It started as a thought. A despondent, frustrated grandmother and retired attorney in Hawaii, watching the election results come in on Nov. 8 and realizing that Donald Trump would be the next President of the United States. Teresa Shook of Hana, Hawaii, took to Facebook with an idea. "I think we should march on Washington." And that idea gave birth to a bona fide movement. A movement you are going to want to commemorate with Women's March t-shirts and merchandise. Because if there is something in this world we should celebrate, it's this: one voice in a vacuum can still make a difference.
Of course, the Women's March on Washington snowballed pretty quickly after Shook went to bed that night; women across the country (and, indeed, across the continent) were desperately searching for a way to make their voices heard. Not only by President-elect Donald Trump, who ran one of the most divisive and misogynistic presidential campaigns in living memory against Democratic nominee Hillary Clinton, but they wanted to be heard by all of the decision-makers in Washington. Politicians who are already taking steps towards defunding Planned Parenthood. Politicians who want to dismantle the Affordable Care Act. Politicians who stand behind incoming Attorney General Jeff Sessions, an anti-abortion senator from Alabama. Women everywhere latched on to Shook's idea of marching on Washington the day after the presidential inauguration, and word spread. As of last count, an estimated 400,000 women are expected to march on Washington on Jan. 21.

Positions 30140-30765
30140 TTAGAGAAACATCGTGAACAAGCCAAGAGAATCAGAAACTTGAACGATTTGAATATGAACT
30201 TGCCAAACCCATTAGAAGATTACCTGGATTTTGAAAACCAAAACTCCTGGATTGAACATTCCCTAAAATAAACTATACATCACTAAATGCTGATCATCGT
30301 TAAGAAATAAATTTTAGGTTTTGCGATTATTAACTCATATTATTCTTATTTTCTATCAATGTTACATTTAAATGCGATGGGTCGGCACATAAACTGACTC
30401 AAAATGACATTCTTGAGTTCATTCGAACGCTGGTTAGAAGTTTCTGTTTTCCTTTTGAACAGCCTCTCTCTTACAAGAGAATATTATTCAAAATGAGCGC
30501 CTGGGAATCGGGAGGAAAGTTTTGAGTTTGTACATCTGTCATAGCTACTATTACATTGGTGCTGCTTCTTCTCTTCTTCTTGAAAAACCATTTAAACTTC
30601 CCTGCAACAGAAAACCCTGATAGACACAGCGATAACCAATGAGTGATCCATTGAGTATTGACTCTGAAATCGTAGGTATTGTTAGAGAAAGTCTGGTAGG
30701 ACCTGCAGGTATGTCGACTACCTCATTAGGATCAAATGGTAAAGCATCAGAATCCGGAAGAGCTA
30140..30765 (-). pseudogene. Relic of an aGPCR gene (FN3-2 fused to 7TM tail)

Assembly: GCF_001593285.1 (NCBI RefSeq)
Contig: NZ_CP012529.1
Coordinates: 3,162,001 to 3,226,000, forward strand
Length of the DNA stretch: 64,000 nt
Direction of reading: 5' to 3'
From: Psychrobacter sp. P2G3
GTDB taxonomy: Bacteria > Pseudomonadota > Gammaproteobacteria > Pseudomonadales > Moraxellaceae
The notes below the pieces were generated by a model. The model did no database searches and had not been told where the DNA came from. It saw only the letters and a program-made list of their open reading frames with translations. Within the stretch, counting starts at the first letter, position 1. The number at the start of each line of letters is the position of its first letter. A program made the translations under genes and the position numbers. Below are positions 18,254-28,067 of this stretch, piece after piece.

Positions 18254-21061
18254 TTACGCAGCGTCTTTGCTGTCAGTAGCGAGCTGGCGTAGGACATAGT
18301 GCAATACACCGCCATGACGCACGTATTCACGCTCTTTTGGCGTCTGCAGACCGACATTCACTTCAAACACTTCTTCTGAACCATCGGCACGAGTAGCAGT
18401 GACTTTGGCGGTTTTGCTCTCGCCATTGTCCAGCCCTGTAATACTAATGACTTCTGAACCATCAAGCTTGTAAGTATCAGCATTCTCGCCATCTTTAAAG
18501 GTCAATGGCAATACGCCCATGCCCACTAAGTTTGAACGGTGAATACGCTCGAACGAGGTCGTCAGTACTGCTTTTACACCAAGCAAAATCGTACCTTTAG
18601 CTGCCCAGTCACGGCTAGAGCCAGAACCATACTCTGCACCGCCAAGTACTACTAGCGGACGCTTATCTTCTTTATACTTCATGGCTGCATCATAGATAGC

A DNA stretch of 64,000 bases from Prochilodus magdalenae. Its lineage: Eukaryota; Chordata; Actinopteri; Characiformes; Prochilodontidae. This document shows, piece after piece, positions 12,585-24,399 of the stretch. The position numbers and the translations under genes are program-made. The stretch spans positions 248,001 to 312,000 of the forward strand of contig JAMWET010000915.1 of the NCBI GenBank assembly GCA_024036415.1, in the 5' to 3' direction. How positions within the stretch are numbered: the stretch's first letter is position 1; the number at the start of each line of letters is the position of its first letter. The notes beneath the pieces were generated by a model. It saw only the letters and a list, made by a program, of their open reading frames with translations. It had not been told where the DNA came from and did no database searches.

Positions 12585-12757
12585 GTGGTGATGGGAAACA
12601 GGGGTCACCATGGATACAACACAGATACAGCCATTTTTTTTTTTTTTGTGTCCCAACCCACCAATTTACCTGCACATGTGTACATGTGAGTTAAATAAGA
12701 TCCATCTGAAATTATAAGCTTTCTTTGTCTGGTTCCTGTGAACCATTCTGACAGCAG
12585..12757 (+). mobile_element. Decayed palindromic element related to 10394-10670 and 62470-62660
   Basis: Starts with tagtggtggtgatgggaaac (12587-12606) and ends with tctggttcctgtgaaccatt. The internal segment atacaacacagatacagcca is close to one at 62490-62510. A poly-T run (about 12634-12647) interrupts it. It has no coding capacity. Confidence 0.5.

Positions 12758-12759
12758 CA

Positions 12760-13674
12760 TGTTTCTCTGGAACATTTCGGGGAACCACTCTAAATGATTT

And so, a movement was born.
For those of you who can't make it to Washington, there is some pretty great Women's March merchandise available on their website. Unfortunately, the deadline to receive your Women's March t-shirt before Jan. 21 has passed.
Not only are there official Women's March t-shirts available, but The Outrage has designed t-shirts, jackets, hats, tote bags, and even a "Wild Feminist" onesie to support the movement. All proceeds from the sale of Women's March merchandise from The Outrage will go to providing transportation to women who want to march but can't afford to get there on their own.
Activists, protesters, mothers, daughters, sisters, friends, grandmothers... all will be welcome and embraced at the march, which begins at 10 a.m. the day after Trump officially takes office. Women's March on Washington co-founder Tamika Mallory pointed out to NPR that this march is:
...not anti-Trump. This is pro-women. This is a continuation of a struggle women have been dealing with for a very long time. In this moment, we are connecting and being as loud as possible.
As Nobel Prize winner and women's rights activist Malala Yousafzai once said: "If one man can destroy everything, why can't one girl change it?"
And if one girl can create change... what can 400,000 women do?